It's been a while since we've dipped into the H&HN Daily mailbag, so I thought this shortened workweek would be a good time to see what's on our readers' minds.

Donald Bellefeuille, chimed in on yesterday's interview with Huron Healthcare's Curt Whelan, which focused on some of the key issues that are keeping CEOs awake at night:

Excellent summary. These organizations need to build on their strengths and develop execution options from that. If they wander too far from what they are absolutely good at they will only partially succeed and that isn't good enough in the new era of health care.

Regular reader — and letter writer — "Betty" thought that Bill Santamour's blog earlier this week on extending the care continuum was on the mark as well.

You point out what would seem like an obvious need, but [it is] always good to open the discussion again! I would add an agenda topic to the discussion and that is end of life care. The need to respect patient and family choices often entail services other than acute hospitals.

In a recent blog report from a gathering of nonprofit health systems and the investment community, I reported that health system execs are working hard to assess what their organizations will look like in the next few years. As RHunter points out, this is important for the entire field, not just nonprofits.

This is pertinent for for-profits as well! The importance and power of strategic relationships crosses all financial and service delivery models.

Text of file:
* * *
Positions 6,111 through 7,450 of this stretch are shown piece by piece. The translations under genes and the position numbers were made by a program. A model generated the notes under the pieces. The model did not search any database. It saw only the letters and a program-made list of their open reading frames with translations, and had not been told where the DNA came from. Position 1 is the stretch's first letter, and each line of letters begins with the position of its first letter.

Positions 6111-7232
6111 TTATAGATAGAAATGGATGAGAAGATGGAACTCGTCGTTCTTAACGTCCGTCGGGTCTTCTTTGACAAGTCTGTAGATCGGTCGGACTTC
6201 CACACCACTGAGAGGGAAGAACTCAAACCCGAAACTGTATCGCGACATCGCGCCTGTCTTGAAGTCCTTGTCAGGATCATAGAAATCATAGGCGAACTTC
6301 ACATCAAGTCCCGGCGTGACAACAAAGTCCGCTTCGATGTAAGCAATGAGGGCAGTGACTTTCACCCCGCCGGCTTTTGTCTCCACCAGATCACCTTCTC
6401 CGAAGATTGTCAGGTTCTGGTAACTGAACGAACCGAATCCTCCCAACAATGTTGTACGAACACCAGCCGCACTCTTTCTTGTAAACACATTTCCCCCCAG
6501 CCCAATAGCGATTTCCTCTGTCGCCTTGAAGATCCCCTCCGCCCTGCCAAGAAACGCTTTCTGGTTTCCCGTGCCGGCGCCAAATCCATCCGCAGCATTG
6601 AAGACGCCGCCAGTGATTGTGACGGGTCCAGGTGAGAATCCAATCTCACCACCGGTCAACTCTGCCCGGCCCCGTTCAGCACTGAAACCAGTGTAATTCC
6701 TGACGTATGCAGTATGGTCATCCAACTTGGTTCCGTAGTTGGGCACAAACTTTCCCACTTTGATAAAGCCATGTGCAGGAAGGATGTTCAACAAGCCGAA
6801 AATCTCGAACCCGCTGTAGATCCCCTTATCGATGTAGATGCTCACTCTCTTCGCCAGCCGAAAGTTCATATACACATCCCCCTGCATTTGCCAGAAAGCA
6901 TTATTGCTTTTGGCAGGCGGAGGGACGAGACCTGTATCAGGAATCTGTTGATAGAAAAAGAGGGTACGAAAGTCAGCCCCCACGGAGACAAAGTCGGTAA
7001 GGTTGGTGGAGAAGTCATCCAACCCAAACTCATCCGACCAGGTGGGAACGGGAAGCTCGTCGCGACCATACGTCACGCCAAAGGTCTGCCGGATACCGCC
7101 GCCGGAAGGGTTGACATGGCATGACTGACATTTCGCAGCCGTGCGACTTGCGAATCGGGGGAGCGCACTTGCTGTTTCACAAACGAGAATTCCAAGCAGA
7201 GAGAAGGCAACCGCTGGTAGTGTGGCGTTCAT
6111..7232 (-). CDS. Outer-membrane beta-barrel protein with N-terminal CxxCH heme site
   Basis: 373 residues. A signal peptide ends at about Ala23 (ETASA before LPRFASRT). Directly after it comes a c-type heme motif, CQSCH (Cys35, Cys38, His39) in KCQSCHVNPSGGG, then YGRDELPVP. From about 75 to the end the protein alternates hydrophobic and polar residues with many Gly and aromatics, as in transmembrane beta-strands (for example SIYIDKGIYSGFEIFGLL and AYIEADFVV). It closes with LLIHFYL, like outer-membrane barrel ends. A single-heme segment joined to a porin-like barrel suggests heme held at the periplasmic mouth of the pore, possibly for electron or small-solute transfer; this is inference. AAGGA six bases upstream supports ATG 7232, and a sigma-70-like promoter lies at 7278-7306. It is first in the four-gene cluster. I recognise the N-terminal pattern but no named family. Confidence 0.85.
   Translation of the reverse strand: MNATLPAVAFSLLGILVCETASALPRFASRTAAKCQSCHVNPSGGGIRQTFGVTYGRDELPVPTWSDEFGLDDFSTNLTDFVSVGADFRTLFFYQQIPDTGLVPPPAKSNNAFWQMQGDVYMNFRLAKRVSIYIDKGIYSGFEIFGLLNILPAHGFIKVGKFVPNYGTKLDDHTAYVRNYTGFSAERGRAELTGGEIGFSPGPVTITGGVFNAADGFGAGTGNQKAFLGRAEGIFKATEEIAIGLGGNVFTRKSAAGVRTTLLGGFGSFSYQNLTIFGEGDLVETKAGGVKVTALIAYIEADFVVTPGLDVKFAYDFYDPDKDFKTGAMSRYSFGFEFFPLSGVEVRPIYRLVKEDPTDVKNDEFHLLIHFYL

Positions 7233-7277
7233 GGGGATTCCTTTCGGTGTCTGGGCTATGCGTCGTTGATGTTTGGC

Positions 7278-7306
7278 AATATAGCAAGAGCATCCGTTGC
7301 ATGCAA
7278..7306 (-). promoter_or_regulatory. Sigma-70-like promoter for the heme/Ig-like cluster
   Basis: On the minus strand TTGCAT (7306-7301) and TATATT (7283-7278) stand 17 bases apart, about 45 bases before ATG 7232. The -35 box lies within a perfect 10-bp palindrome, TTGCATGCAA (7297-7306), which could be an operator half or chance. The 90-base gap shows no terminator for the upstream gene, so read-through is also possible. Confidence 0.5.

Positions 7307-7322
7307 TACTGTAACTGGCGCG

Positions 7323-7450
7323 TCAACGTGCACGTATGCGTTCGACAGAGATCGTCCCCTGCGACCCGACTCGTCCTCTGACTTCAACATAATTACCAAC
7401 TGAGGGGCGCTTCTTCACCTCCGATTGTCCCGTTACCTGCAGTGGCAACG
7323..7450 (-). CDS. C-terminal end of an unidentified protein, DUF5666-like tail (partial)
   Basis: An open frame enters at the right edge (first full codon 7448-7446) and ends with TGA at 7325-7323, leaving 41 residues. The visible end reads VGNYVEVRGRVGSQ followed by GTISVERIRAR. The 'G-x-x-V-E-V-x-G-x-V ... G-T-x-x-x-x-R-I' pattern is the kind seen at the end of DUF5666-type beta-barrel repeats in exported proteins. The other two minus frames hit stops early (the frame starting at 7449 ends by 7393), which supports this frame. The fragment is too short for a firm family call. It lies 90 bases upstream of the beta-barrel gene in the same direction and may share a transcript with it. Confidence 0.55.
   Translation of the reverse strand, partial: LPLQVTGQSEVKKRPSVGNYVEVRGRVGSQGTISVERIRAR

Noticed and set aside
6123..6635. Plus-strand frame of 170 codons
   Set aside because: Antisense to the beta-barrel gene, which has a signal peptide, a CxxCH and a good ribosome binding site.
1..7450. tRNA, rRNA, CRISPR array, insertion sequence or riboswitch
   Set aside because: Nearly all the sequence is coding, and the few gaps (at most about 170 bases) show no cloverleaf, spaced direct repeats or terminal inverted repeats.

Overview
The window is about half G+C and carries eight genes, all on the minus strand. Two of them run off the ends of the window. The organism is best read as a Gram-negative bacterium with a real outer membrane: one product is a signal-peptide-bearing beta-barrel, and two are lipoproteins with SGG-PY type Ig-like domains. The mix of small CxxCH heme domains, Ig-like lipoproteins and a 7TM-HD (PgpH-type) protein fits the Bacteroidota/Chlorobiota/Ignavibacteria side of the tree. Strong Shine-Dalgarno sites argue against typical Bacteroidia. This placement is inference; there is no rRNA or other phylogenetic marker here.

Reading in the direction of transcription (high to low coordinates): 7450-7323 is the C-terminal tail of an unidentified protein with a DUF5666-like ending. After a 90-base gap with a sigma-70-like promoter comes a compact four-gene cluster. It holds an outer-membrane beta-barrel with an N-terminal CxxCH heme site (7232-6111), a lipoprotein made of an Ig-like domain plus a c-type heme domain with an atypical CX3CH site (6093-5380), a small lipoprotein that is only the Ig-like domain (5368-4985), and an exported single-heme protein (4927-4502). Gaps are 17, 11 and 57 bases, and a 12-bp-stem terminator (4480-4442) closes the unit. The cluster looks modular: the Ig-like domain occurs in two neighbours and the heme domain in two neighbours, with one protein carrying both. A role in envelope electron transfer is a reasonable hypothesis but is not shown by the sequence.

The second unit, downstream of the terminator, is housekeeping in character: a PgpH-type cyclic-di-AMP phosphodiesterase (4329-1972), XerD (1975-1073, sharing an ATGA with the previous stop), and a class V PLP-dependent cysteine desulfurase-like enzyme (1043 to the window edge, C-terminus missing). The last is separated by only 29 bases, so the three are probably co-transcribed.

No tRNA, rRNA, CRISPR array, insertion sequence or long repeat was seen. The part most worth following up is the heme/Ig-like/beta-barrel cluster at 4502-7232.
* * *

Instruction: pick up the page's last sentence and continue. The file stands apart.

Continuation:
Paul Barr's report from the National Patient Safety Foundation conference highlighting a concern that cost pressures could put safety initiatives in jeopardy garnered this response from Terri Green at Atlas Biomechanics:

You are correct; more needs to be done to train physicians on patient safety.

Finally, Marna Holley at Gunderson Health System, responding to Marty Stempniak's report about hospitals going green, boasted about her health system's environmental record:

Our health system is a national leader in energy efficiency and sustainability. Read more about how we've been able to achieve 100 percent energy independence on our Onalaska, Wis., campus — the first multiple building health care campus in the country to achieve that distinction. You can learn more in the attached summary and explore Gundersen Health System's Envision program on our website.
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